In December, a new law went into effect allowing victims of crimes and their families to participate in trial proceedings. Previously, victims were virtually shut out of criminal courts unless they were called on to provide testimony. Under the new law, they may sit next to prosecutors during trials, talk to the judge and even question the defendants themselves.
The law is controversial. Its proponents say that victims and their families should be given the right to face suspects in court and confront them with the results of their alleged crimes, while detractors claim that allowing victims to make statements during proceedings will prejudice judges and undermine the fundamental principle of a criminal trial, which is that the defendant is deemed innocent until proven guilty.
So far, the law’s impact seems to be more cathartic than anything else. In a trial currently underway in Nagoya, three men are accused of picking up a 31-year-old woman at random in Aug. 2007 and then killing her. During one session, the mother of the victim gave testimony for two hours, during which time she showed judges family snapshots of her daughter and explained what a selfless individual she was. The prosecutors said that it was their idea to present the photo exhibition “in order to accurately show how the victim lived her life.”
However, if it is proved that these three men did kill the woman, it should make no difference whether she was a saint or a reprobate. The slide show is essentially a sideshow. After her appearance, the mother told reporters, “I wanted the judges to see what sort of person my daughter was. I’m glad I had the chance to show them.” In that regard, the main benefit of the new law is to the victims’ and their family’s peace of mind, but based on the results of trials in other countries where victim participation is already in place, victims and their families may not always receive the closure they desire.
Last month, the Asahi Shimbun ran a series of articles on the victim-participation system, and mentioned how it has fared in Europe. In Germany, victims can attend trials and make statements. However, only 25 percent of victims or their families opt to participate. As one Berlin jurist told the Asahi, it’s impossible for judges not to take victims’ feelings into consideration, but he was certain that such testimony has never resulted in a conviction or a harsher sentence, and most victims understand this.
In fact, it could very well have the opposite effect. During one 2006 murder trial in Germany, a man who lost five family members spoke to witnesses and the suspect in court at such length and with such emotional vehemence that more court sessions had to be added. In the end, the suspect was convicted but he received a sentence of nine years rather than the life sentence demanded by the prosecution. One of the judges later said that “it was difficult to concentrate on the case when all the attention was focused on the victim.”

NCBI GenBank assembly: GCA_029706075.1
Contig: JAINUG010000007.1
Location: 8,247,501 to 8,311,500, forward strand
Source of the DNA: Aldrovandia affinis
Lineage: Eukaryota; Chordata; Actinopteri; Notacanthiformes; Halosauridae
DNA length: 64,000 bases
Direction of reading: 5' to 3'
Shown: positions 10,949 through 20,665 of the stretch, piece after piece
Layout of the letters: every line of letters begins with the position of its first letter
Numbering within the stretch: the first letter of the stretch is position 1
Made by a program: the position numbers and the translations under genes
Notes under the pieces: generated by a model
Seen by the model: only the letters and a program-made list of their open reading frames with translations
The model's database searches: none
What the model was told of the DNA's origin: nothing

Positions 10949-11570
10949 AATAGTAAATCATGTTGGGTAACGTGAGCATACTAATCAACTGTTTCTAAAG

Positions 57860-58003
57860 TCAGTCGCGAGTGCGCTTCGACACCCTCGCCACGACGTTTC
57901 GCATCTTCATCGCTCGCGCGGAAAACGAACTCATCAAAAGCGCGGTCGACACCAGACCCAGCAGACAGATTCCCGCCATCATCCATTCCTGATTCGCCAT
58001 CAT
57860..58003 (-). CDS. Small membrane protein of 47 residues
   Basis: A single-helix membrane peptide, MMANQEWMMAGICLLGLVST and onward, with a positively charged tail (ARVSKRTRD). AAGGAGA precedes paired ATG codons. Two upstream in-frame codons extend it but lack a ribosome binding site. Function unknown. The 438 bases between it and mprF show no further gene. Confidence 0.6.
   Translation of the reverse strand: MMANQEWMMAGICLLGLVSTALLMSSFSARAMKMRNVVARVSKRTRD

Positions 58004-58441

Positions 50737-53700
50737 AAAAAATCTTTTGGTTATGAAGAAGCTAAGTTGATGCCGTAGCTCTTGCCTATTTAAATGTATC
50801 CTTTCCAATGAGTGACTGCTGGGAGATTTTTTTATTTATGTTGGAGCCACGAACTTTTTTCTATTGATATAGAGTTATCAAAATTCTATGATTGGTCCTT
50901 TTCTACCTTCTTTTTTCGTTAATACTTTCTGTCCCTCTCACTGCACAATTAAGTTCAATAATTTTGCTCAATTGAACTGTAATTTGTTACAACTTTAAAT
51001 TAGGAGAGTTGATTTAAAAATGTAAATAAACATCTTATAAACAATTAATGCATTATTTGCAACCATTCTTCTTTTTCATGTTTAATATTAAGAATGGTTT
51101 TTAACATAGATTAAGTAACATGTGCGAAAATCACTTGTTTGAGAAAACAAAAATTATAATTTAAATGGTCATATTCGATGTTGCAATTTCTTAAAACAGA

This was presented as a rare case, but one that illustrates the tricky dynamic between so-called victims’ rights and what actually happens in a courtroom. Another article in the series described a murder trial in Paris. The victim was a 25-year-old Japanese woman who was sent to France by the education ministry. Two men were charged with killing her in her apartment. At first, the victim’s parents had no intention of attending the trial, but the prosecution talked them into it. In the end, only one of the two suspects was convicted, and he received a lighter sentence than what the prosecution wanted. The parents were disappointed, but the father said that he was convinced that the judges executed their mandate carefully and responsibly. “I felt as if my daughter had been treated as a human being,” he said.
It should be noted that both Germany and France utilize a lay-judge system that is similar in spirit if not necessarily in execution to the one Japan will launch in May. A central concern about the victim-participation system is that it will unduly influence these new lay judges, who, because they are perceived as being more emotional than tested, experienced professional judges, will pass out harsher sentences.
But that may not be true, either. About 50 mock tribunals have been conducted throughout Japan to test both the lay-judge and victim-participation systems. The example case is usually the same — vehicular manslaughter — and the victim always asks for the maximum 20-year sentence. In every case, however, the lay judges have handed down four to 8-year sentences.
Victims who formerly despaired over being ignored by the criminal-justice system may in the end not gain much satisfaction from participating in it, which brings up the question of what it is that they really desire. If they have lost a loved one, they may desire retribution, or they may simply want the criminal (assuming he has confessed) to apologize. However, based on the examples presented in the Asahi articles, apologies, regardless of how sincere they may sound to third parties, rarely satisfy victims.
Many victims who are vocal about the shortcomings of the system already have an outlet: the media, which is only too happy to convey their anguish. Victims want the world to acknowledge their pain and frustration, but in the end the loss they have suffered can only be borne by themselves.
The real problem with the victim-participation system is not so much that it’s likely to lead to wrong convictions or harsher sentences, but that victims who don’t participate for whatever reason will be made to seem cold an uncaring. After a man was recently arrested for the murder of a little girl in Chiba last fall, reporters asked the mother what she wanted to say to him. Understanding that the arrested man was only a suspect at that point, she said, “I don’t know.” Many pundits found this strange, as if it weren’t the proper response. Victims are expected to act a certain way.